Posts Tagged ‘election’

UK Revolt: Youth Demand Lower Voting Age

January 5, 2010

It’s not just British politicians like Gordon Brown who are fighting for a lower voting age. It’s also young people themselves. At St John Fisher Catholic High School in Newcastle, students are creating posters and banners in support of a lower voting age as part of a citizenship project. Why do these students support lowering the voting age to 16? Says Charlotte Barber (age 14):

At 16, you are old enough to pay taxes and get married, so why not vote? All children are taught citizenship from the age of five. Therefore, by 16 are more than capable of making a proper, informed decision on who they think should run our country.

Now students in the U.S. need to step up and get this movement started! Some already have been! See youtube videos on movements in New York and Florida to lower the voting age!

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Three Massachusetts Senator Candidates Support Lower Voting Age

November 30, 2009

After a LONG hiatus, I am back!  Reporting the key developments in efforts to lower the voting age in the United States and worldwide, in order to empower millions of young people to become active in bettering their society.

NOW, the voting age movement in the United States is finally getting going.

At a debate yesterday, three of the four candidates for U.S. Senator in Massachusetts SUPPORT lowering the federal voting age from 18 to 17.

This is huge news.  This is the first time that major senate candidates (one of whom will likely become the next United States senator from the state of Massachusetts) have supported reducing the voting age UNDER 18 years.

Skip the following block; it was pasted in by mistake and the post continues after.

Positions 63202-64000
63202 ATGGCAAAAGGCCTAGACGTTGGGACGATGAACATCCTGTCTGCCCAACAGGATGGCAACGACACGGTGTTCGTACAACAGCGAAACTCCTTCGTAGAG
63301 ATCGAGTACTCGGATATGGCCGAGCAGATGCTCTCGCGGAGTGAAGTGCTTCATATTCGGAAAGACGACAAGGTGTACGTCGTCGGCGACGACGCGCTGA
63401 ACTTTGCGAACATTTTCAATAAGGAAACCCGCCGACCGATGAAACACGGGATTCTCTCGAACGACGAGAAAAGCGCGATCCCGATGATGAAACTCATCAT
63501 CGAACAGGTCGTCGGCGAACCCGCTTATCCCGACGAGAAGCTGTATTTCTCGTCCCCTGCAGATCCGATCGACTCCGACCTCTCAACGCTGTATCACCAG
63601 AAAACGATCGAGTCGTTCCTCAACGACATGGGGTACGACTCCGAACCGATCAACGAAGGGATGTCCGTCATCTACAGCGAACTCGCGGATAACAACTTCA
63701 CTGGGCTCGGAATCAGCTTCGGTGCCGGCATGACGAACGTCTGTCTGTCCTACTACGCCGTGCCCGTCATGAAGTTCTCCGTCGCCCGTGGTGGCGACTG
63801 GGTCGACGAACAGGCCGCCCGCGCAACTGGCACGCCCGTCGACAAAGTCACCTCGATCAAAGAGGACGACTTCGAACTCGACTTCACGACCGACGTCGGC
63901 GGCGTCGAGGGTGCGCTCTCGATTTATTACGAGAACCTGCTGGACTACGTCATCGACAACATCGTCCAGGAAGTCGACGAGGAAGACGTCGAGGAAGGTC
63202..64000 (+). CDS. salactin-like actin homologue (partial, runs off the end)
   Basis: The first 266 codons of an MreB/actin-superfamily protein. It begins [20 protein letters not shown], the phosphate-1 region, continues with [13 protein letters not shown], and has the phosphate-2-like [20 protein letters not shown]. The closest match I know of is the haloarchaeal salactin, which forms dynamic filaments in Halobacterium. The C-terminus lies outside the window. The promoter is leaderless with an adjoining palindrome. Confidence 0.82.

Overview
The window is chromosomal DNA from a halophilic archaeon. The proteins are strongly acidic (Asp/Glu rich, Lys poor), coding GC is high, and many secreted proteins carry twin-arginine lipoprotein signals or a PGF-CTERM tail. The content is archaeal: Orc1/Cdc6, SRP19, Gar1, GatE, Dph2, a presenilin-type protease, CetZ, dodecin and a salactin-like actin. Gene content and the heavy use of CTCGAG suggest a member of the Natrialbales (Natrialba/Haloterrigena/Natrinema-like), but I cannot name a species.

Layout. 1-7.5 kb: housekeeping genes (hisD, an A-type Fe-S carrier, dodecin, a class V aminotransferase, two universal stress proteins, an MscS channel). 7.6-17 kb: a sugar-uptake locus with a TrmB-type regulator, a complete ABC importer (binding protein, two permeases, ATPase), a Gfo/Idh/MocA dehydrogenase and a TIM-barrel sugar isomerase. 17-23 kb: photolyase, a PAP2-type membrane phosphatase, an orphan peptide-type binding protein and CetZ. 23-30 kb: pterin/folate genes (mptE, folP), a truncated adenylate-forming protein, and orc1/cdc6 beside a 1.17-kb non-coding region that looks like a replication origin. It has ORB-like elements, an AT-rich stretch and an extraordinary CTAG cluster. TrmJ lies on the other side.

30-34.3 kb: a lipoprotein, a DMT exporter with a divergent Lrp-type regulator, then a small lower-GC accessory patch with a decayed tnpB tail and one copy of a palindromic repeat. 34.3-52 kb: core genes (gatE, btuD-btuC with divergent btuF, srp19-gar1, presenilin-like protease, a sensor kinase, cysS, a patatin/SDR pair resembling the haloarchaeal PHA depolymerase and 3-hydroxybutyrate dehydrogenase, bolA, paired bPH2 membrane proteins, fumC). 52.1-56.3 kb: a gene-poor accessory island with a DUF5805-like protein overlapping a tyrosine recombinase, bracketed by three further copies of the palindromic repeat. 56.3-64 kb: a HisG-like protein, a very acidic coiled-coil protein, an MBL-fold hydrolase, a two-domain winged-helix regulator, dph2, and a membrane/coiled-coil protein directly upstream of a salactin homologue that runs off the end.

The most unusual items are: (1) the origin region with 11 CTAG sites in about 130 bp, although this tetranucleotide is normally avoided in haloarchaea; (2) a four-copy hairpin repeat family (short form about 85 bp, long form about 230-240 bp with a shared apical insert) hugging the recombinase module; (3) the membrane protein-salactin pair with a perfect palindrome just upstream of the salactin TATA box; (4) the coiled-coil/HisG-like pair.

We have some momentum people!  To read the full article, go to the Massachusetts Live Article.

Youth Support Voting Age of 16 in UK: Survey

April 28, 2009

Over in the United Kingdom, where there is serious talk of lowering the voting age, the Youth Citizenship Commission asked for submissions by the general public on whether the voting age should be lowered to sixteen. The results were overwhelmingly positive:

The consultation ran from November 2008 – January 2009, with the government-backed Commission receiving 488 responses. Of this 66% backed lowering the voting age to 16 and the majority backed lowering the voting age to 16 in all UK elections.

For more details on the YCC’s finding, go to its to its Summary Report

This is a very big issue in the UK. The Electoral Reform Society, which has studied the idea extensively, also backs lowering
the voting age to 16.
According to Chief Executive Ken Ritchie, lowering the voting age would allow young people to put the civics training they already receive to a practical use.

Lowering the voting age and improving citizenship education are not mutually exclusive. 16 and 17 year olds are the first generation to have ever studied democracy and citizenship, and their demand for more information should be seen as a positive thing.

But a real gap has emerged between learning and putting that education into practice. We can’t risk separating voting off from all the work that has been done over the years to promote and develop citizenship among young people.

Lowering the voting age to 16 would reflect and support citizenship education and youth participation programmes, linking the formal democratic process to their understanding of citizenship.

The Electoral Reform Society join a host of organizations that have come out in support of lowering the voting age to 16.
These include the British Youth Council, the National Union of Students.

The people are speaking. It’s time that the politicians do their part. Now we have to develop and strengthen this movement in the USA!